Originally created 01/21/05

Increase in sales is linked to rates

Nationwide, sales of new and existing homes were up in 2004 as more people took advantage of low mortgage rates. But analysts say 2005 doesn't look as rosy.

Through November, the most recent data available, U.S. home sales were up 13.2 percent from November 2003, according the National Association of Realtors. The average home sold for $188,200, a 10.2 percent increase from the prior year.

According to the Greater Augusta Association of Realtors, which tracks home sales and price information in Richmond, Columbia and parts of Aiken counties, 6,012 homes were sold in 2004, a 10 percent increase from 2003. The average home price was up 9 percent to $140,244 from $129,103 in 2003.

Sales growth during the year was fueled by low mortgage rates that stayed below 6 percent for most of the year.

"A lot of the growth in the business we had in 2004 came from people who moved up and a number of first-time home buyers in the marketplace," said Bill Boatman, the president of the Greater Augusta Association of Realtors.

Mr. Boatman said his company, Meybohm Realtors, saw about a 15 percent increase in its business.

Eulalie Salley & Co. in Aiken reported an 8 percent increase in sales volume but a 11.7 percent increase in the value of properties sold.

"There was a bit of an appreciation in the market," said Stephen Ranzer, a Eulalie Salley agent and immediate past president of the Aiken Board of Realtors. Mr. Ranzer said home prices increased about 3.3 percent during 2004.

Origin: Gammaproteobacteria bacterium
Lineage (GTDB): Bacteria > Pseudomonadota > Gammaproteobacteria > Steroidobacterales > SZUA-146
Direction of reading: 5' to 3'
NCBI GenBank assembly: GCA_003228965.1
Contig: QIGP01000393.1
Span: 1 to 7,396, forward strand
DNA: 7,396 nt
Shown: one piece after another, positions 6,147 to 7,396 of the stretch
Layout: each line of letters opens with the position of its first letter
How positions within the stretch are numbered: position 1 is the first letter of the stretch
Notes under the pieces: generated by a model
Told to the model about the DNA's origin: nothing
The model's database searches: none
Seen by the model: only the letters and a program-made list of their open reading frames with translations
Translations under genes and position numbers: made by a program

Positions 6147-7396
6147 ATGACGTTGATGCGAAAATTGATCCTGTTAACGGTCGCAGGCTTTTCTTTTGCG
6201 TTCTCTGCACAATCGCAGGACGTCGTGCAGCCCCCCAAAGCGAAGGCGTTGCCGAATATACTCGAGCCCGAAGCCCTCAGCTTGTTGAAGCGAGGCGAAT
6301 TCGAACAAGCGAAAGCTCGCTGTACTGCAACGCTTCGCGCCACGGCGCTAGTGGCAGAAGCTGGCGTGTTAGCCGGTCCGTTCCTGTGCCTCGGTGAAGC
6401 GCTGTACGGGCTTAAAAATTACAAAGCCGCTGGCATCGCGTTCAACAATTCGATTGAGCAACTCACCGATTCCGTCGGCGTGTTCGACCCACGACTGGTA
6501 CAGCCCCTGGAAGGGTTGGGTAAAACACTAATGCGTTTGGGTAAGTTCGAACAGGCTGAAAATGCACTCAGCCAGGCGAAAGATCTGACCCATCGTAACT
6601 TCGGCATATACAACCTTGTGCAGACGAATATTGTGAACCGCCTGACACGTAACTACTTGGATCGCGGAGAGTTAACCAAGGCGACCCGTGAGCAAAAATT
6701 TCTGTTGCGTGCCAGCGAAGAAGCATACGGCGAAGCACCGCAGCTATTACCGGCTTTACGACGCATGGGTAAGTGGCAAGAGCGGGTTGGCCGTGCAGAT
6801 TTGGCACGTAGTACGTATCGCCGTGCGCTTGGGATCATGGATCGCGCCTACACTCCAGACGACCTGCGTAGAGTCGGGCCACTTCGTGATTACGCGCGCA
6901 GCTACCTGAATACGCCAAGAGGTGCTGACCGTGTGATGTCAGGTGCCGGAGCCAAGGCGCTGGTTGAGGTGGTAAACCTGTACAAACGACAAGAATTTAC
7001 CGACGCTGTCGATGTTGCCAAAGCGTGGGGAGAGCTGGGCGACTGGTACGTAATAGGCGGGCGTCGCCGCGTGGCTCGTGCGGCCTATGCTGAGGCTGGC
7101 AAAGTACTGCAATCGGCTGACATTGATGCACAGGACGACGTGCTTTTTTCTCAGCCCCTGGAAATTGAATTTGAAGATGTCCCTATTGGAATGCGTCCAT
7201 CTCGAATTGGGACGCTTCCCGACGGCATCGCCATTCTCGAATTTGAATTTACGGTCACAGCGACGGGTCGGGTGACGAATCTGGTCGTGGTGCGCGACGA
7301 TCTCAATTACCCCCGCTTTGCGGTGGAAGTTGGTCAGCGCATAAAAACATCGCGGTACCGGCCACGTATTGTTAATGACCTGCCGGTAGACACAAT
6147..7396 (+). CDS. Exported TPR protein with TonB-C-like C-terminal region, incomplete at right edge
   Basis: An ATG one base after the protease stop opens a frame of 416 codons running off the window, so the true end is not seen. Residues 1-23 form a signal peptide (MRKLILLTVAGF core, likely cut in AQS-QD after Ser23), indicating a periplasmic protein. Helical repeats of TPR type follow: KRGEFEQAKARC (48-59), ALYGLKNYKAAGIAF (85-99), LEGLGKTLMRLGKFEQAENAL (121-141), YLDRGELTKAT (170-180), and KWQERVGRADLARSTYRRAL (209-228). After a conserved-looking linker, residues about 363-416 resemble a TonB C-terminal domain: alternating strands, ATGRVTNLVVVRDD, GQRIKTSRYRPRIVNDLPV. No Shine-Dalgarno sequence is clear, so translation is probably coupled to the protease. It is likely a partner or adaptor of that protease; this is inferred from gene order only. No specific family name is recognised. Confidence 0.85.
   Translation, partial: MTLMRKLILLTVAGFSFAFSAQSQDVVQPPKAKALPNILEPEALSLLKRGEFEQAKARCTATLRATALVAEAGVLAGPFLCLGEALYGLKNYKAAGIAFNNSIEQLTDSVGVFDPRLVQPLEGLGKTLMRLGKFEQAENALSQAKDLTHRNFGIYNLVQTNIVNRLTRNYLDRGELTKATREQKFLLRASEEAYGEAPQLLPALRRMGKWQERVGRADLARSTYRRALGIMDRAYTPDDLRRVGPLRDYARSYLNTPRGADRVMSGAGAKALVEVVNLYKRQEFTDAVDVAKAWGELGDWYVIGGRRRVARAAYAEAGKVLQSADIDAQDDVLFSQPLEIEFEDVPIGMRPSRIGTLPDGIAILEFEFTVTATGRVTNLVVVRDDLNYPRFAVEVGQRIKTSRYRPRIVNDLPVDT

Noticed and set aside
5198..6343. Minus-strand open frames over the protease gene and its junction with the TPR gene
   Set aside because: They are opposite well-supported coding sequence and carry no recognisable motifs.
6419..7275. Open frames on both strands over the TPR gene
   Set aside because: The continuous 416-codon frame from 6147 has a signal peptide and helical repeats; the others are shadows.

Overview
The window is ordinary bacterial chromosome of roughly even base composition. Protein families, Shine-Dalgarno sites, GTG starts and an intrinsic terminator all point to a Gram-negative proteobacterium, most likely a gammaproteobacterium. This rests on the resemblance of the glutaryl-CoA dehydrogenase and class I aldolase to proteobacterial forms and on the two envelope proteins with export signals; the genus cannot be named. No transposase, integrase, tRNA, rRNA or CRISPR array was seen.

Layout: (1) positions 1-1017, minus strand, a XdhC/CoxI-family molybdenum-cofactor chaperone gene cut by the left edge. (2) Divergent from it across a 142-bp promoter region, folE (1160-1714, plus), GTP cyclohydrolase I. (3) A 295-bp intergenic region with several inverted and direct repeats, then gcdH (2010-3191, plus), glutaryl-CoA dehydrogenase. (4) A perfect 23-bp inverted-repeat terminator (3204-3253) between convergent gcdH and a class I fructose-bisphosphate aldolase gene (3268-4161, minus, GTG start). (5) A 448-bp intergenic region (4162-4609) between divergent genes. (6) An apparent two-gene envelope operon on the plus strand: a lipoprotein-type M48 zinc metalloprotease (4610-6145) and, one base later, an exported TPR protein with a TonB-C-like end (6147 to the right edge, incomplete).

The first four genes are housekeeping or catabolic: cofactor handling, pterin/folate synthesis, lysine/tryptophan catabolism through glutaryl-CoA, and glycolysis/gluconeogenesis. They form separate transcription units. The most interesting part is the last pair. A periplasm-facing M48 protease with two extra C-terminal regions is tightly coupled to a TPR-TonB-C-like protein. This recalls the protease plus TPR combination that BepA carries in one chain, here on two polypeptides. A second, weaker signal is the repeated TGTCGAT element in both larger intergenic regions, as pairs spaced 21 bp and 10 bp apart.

The sales increase came as a surprise to some in the industry as economists had predicted mortgage rates would rise in 2004, slowing home sales.

"We were fearful last year that we would see rate increases and the business would be flat or down in 2004, but that didn't happen," Mr. Boatman said.

Mortgage rates may still increase, making homes less affordable.

"As interest rates go up, it will affect the ability of some to get a loan and meet their monthly payments," Mr. Ranzer said.

Higher rates would also push home prices down. Jeff Schenker, an economist for Wachovia Corp., said during the recent 2005 Georgia Economic Outlook luncheon that home prices in Augusta likely won't fall as much as other cities.

"Augusta had a slower rate of increase in the price of homes," he said. "But that means prices will fall less."

Reach James Gallagher at (706) 823-3227 or james.gallagher@augustachronicle.com.


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